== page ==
Cyber Security Tip: Safeguarding Your Data

Cyber Security Tip ST06-008        Safeguarding Your Data

When there are multiple people using your computer and/or you store  sensitive personal and work-related data on your computer, it is especially important to take extra security precautions.

Why isn’t “more” better?

Maybe there is an extra software program included with a program you bought. Or perhaps you found a free download online. You may be tempted to install   the programs just because you can, or because you think you might use them   later. However, even if the source and the software are legitimate, there  may  be hidden risks. And if other people use your computer, there are  additional risks.

These risks become especially important if you use your computer to manage  your personal finances (banking, taxes, online bill payment, etc.), store   sensitive personal data, or perform work-related activities away from the   office. However, there are steps you can take to protect yourself.

How can you protect both your personal and work-related data?

1. Use and maintain anti-virus software and a firewall – Protect yourself against viruses and Trojan horses that may steal or modify the data on  your own computer and leave you vulnerable by using anti-virus software and a firewall (see Understanding Anti-Virus Software and Understanding  Firewalls  for  more  information).  Make  sure to keep your virus definitions up to date.

2. Regularly scan your computer for spyware – Spyware or adware hidden in software programs may affect the performance of your computer and give  attackers access to your data. Use a legitimate anti-spyware program to   scan your computer and remove any of these files (see Recognizing and Avoiding Spyware for more information). Many anti-virus products have incorporated spyware detection.

3.  Keep software up to date – Install software patches so that attackers       cannot  take  advantage  of known problems or vulnerabilities (see       Understanding Patches for more information). Many operating systems  offer automatic updates. If this option is available, you should turn it on.

4.  Evaluate  your  software’s settings – The default settings of most       software enable all available functionality. However, attackers may be able to take advantage of this functionality to access your computer. It is especially important to check the settings for software that connects to the internet (browsers, email clients, etc.). Apply the highest level  of security available that still gives you the functionality you need.

5.  Avoid unused software programs – Do not clutter your computer with       unnecessary software programs. If you have programs on your computer       that  you  do  not use, consider uninstalling them. In addition to       consuming system resources, these programs may contain vulnerabilities       that, if not patched, may allow an attacker to access your computer.

6.  Consider creating separate user accounts – If there are other people       using  your  computer,  you  may  be worried that someone else may       accidentally access, modify, and/or delete your files. Most operating       systems (including Windows XP and Vista, Mac OS X, and Linux) give you       the option of creating a different user account for each user, and you       can set the amount of access and privileges for each account. You may       also  choose  to have separate accounts for your work and personal
purposes. While this approach will not completely isolate each area, it       does offer some additional protection. However, it will not protect your       computer against vulnerabilities that give an attacker administrative       privileges. Ideally, you will have separate computers for work and       personal use; this will offer a different type of protection.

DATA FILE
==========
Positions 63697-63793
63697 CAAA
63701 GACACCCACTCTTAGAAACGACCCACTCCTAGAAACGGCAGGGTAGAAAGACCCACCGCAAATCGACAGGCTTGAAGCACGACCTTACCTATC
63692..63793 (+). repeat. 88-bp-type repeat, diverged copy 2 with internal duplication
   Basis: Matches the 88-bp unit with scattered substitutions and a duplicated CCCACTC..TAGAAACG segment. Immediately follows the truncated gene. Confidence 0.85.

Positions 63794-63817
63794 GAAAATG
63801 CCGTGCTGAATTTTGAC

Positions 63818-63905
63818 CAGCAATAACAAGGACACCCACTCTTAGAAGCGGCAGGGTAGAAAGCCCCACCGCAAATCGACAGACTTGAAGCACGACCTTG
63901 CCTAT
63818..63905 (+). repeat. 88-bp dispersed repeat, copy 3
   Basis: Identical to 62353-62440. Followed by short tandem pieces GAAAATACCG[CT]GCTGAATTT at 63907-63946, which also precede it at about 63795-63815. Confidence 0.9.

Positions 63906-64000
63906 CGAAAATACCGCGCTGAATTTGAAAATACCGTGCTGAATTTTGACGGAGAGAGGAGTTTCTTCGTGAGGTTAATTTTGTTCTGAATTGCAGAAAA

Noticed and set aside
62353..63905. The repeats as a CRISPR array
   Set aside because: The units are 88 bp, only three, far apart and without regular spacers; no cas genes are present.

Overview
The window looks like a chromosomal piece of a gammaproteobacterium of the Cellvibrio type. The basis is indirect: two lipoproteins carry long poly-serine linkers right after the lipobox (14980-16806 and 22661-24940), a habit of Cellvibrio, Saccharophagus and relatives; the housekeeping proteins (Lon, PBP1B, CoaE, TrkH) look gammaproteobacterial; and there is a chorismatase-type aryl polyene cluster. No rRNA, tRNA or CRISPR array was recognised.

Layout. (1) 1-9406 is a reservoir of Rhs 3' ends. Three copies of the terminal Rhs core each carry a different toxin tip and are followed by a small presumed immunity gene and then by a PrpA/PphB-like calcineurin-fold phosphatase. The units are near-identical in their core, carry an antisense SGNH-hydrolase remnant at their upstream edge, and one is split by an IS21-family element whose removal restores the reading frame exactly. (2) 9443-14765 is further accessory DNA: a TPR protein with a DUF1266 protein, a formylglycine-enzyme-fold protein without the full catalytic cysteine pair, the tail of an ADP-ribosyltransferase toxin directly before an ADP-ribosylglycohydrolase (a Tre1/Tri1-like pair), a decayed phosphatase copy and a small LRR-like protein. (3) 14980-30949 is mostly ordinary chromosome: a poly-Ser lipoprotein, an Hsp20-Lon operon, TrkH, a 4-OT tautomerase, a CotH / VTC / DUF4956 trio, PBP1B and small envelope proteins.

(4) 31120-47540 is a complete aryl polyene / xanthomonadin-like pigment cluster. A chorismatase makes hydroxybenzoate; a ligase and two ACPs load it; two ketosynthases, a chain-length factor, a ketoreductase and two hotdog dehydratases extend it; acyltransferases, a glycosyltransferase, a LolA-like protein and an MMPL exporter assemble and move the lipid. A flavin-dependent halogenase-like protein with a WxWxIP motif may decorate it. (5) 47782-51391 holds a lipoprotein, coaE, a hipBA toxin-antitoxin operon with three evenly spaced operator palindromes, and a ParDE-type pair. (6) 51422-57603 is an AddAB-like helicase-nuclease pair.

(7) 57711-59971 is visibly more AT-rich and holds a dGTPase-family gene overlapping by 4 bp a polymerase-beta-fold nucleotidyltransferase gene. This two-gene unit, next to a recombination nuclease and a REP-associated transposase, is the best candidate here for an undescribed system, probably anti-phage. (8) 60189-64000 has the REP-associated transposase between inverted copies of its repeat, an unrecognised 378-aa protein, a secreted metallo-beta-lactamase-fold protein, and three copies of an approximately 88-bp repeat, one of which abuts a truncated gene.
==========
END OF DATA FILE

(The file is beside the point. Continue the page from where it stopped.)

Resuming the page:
7.  Establish guidelines for computer use – If there are multiple people       using your computer, especially children, make sure they understand how       to  use  the  computer and internet safely. Setting boundaries and       guidelines will help to protect your data (see Keeping Children Safe       Online for more information).

8.  Use passwords and encrypt sensitive files – Passwords and other security       features add layers of protection if used appropriately (see Choosing       and  Protecting  Passwords  and  Supplementing  Passwords for more       information). By encrypting files, you ensure that unauthorized people
can’t view data even if they can physically access it. You may also want       to consider options for full disk encryption, which prevents a thief       from  even starting your laptop without a passphrase. When you use       encryption, it is important to remember your passwords and passphrases;       if you forget or lose them, you may lose your data.

9. Follow  corporate  policies  for handling and storing work-related       information – If you use your computer for work-related purposes, make       sure to follow any corporate policies for handling and storing the       information.  These  policies  were  likely established to protect       proprietary information and customer data, as well as to protect you and       the company from liability. Even if it is not explicitly stated in your       corporate policy, you should avoid allowing other people, including       family members, to use a computer that contains corporate data.

10. Dispose of sensitive information properly – Simply deleting a file does       not completely erase it. To ensure that an attacker cannot access these       files,  make  sure  that you adequately erase sensitive files (see       Effectively Erasing Files for more information).

11. Follow good security habits – Review other security tips for ways to       protect yourself and your data.
Author: Mindi McDowell   Produced 2006 by US-CERT, a government organization.

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